Making Acccountability Count
Written by: Ann Starrs, President, Family Care International
When UN Secretary-General Ban Ki-moon formally launched the Global Strategy for Women’s and Children’s Health last September during the 2010 UN General Assembly meeting, a range of stakeholders made commitments totaling $40 billion for improved maternal and child health programs and services. The Global Strategy, a plan to save the lives of 16 million women and children in the world’s poorest countries, cuts across all the Millennium Development Goals, especially those related to health (MDGs 4, 5 and 6). It is designed to serve as a global roadmap to identify and mobilize resources, policies, and critical interventions, with engagement by governments, donors, academic institutions, health professional associations, NGOs, corporations, and many others.
These ambitious goals and generous pledges, promising though they may be, are not enough to bring real change. That will come only when commitments are translated into real money and concrete action. As my organization, Family Care International, wrote in our own commitment to the Global Strategy, “commitments don’t save lives until they are actually delivered.”
During a strategy meeting in Washington, DC last Friday, I shared an overview (here) on the Global Strategy, noting that accountability will be the key to ensuring that the Global Strategy drives clear, quantifiable progress toward achievement of MDG targets by 2015. The Global Strategy document stated this clearly:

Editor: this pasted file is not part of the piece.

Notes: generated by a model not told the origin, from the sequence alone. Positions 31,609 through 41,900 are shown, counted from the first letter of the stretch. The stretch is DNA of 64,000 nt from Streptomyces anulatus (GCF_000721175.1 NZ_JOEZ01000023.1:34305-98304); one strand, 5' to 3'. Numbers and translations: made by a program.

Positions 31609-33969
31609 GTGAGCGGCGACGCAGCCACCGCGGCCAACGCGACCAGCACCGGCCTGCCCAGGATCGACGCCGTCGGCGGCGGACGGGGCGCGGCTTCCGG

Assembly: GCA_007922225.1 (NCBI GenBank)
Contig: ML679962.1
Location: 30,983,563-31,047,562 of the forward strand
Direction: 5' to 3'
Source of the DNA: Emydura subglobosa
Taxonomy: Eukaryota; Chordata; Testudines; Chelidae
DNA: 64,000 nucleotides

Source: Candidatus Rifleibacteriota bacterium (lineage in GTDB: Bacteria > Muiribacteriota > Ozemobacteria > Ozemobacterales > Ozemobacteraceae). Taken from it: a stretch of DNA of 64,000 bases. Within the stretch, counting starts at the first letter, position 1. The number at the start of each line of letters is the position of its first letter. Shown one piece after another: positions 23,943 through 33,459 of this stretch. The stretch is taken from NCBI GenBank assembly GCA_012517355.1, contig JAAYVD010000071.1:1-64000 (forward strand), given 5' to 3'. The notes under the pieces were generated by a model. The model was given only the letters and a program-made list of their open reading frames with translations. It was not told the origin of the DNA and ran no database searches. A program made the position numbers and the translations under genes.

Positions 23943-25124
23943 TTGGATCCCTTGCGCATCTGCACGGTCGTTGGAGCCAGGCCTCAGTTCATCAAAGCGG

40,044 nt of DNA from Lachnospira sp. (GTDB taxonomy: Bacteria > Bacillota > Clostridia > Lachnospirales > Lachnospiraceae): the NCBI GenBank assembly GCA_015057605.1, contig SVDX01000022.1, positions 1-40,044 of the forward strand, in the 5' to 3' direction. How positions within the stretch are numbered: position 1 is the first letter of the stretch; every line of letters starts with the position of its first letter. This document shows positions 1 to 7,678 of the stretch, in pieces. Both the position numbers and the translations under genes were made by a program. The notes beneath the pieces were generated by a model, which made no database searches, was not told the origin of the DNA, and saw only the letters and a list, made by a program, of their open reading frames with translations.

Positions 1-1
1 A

Accountability is essential. It ensures that all partners deliver on their commitments, demonstrates how actions and investment translate into tangible results and better long-term outcomes, and tells us what works, what needs to be improved and what requires more attention.
Last month, the UN announced the establishment of a high-level Commission on Information and Accountability for Women’s and Children’s Health, co-chaired by the President of Tanzania and the Prime Minister of Canada. This Commission, with members from developed and developing countries, academia, civil society and the private sector, is charged with developing a framework for tracking resources and results at the global and country levels. Its two working groups — on ‘accountability for resources’ and ‘accountability for results’ – are already hard at work; the Commission’s draft report is due to the UN this May.
As a member of the results working group, I will return to the MHTF blog soon to solicit your input on appropriate indicators, measurement needs, and accountability mechanisms (each working group has posted a “discussion forum” page here) , and to report back on our progress.